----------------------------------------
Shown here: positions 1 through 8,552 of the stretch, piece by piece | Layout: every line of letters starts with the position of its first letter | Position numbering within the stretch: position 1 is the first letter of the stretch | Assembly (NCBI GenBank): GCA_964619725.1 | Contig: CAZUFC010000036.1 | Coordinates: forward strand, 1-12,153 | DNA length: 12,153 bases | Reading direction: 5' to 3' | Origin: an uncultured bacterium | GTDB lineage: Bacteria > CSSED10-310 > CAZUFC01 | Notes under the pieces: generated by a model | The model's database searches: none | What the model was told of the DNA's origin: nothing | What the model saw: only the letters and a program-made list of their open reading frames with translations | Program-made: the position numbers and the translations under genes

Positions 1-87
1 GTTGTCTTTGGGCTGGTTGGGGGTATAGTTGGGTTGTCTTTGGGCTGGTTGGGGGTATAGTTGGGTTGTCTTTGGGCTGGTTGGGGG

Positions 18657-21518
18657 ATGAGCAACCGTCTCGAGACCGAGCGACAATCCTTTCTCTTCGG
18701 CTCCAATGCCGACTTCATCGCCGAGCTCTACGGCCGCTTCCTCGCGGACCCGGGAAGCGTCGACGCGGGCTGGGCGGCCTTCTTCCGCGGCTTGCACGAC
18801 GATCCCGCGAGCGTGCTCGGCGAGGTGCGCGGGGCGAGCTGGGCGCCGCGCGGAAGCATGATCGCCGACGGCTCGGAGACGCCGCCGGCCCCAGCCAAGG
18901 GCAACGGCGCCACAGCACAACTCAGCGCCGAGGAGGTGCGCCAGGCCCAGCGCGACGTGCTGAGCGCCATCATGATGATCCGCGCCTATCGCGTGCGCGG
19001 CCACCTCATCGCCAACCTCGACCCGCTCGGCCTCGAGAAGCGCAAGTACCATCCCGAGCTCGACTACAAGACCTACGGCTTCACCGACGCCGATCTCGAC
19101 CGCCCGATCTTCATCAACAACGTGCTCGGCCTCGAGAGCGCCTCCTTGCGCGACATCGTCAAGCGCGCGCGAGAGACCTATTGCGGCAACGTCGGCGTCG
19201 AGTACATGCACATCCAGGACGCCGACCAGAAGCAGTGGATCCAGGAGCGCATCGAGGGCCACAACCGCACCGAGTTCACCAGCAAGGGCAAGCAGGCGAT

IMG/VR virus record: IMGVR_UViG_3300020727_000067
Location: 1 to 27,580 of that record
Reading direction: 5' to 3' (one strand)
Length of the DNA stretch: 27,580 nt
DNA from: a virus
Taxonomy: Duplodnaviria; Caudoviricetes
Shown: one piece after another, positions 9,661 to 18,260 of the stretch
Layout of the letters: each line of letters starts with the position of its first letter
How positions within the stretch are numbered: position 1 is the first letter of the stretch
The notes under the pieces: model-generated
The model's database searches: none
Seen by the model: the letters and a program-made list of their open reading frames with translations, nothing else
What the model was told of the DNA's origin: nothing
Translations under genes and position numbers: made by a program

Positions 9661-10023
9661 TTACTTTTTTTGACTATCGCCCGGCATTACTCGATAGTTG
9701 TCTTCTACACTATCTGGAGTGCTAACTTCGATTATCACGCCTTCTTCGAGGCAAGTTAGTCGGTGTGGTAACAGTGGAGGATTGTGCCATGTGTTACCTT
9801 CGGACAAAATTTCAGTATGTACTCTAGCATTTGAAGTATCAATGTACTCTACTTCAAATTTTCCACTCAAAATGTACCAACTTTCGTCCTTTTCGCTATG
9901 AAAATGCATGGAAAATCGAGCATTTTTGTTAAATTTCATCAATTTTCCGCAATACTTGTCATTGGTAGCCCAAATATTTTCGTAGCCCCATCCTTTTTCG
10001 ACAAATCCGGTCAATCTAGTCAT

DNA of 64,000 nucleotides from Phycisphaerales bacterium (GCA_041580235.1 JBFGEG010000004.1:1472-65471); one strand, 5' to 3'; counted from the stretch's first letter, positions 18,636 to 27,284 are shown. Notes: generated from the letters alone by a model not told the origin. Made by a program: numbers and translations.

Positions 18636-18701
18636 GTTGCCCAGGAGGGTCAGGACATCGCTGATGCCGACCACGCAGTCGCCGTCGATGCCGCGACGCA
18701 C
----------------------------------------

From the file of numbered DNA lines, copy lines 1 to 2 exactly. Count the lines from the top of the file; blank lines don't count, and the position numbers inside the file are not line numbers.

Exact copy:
Shown here: positions 1 through 8,552 of the stretch, piece by piece | Layout: every line of letters starts with the position of its first letter | Position numbering within the stretch: position 1 is the first letter of the stretch | Assembly (NCBI GenBank): GCA_964619725.1 | Contig: CAZUFC010000036.1 | Coordinates: forward strand, 1-12,153 | DNA length: 12,153 bases | Reading direction: 5' to 3' | Origin: an uncultured bacterium | GTDB lineage: Bacteria > CSSED10-310 > CAZUFC01 | Notes under the pieces: generated by a model | The model's database searches: none | What the model was told of the DNA's origin: nothing | What the model saw: only the letters and a program-made list of their open reading frames with translations | Program-made: the position numbers and the translations under genes

Positions 1-87